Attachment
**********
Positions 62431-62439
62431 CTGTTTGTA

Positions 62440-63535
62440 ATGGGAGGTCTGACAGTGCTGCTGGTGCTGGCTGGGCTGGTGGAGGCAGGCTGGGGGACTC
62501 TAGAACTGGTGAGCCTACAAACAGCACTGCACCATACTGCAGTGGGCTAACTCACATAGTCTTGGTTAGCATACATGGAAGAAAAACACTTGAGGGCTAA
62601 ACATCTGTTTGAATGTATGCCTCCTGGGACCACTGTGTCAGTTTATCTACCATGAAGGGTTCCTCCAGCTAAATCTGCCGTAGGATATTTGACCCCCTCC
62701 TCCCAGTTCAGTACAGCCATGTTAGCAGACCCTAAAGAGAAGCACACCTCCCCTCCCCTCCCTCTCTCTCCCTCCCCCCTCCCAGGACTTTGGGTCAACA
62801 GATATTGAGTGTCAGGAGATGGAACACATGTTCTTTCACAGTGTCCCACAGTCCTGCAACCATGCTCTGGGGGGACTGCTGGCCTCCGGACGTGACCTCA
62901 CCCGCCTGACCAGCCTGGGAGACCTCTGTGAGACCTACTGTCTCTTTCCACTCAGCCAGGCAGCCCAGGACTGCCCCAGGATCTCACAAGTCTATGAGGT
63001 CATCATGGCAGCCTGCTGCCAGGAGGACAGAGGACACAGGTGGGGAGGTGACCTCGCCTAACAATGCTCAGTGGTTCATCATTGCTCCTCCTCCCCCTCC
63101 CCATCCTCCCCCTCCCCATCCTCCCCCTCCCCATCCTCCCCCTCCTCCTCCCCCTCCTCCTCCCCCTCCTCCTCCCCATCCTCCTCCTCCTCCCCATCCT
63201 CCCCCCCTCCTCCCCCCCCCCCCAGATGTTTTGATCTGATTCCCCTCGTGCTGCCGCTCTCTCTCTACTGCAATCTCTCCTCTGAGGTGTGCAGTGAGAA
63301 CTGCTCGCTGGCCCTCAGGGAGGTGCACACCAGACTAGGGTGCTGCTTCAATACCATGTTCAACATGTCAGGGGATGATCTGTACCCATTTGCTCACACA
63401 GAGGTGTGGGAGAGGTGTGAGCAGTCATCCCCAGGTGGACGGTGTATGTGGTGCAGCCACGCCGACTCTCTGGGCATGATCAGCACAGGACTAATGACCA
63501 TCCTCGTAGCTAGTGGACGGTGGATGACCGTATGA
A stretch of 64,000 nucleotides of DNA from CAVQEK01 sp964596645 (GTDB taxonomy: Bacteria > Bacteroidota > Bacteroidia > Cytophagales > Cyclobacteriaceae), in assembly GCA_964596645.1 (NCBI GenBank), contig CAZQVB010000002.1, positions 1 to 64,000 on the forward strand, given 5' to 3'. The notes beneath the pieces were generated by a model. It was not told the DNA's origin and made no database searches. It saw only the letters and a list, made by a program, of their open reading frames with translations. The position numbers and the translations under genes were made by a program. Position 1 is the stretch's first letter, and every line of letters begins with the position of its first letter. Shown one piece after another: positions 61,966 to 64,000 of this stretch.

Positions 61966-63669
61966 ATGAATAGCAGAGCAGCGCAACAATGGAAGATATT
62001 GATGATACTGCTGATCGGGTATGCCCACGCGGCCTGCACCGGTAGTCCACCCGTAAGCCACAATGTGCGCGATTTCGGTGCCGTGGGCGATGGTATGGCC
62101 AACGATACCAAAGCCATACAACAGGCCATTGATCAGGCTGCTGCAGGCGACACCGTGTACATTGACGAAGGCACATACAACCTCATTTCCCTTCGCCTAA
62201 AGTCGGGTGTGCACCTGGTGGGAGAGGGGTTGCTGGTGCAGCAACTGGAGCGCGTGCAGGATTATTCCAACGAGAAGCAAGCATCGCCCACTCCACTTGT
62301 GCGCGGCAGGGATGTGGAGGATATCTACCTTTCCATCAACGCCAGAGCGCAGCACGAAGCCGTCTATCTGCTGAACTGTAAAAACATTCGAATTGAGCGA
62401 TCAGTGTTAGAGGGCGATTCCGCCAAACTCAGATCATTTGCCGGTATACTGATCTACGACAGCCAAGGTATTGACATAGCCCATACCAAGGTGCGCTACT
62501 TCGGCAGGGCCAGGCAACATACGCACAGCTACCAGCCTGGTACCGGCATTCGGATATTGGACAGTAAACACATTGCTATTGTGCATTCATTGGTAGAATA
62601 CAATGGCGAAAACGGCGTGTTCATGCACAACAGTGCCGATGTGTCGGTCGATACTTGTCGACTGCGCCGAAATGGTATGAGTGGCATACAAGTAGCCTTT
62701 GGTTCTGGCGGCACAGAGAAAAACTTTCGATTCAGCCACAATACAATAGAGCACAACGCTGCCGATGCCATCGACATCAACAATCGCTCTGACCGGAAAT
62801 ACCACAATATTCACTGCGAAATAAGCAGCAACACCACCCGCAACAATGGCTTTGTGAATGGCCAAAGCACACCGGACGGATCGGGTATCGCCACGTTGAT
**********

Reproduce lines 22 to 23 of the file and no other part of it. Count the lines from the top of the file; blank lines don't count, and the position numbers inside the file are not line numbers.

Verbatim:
62301 GCGCGGCAGGGATGTGGAGGATATCTACCTTTCCATCAACGCCAGAGCGCAGCACGAAGCCGTCTATCTGCTGAACTGTAAAAACATTCGAATTGAGCGA
62401 TCAGTGTTAGAGGGCGATTCCGCCAAACTCAGATCATTTGCCGGTATACTGATCTACGACAGCCAAGGTATTGACATAGCCCATACCAAGGTGCGCTACT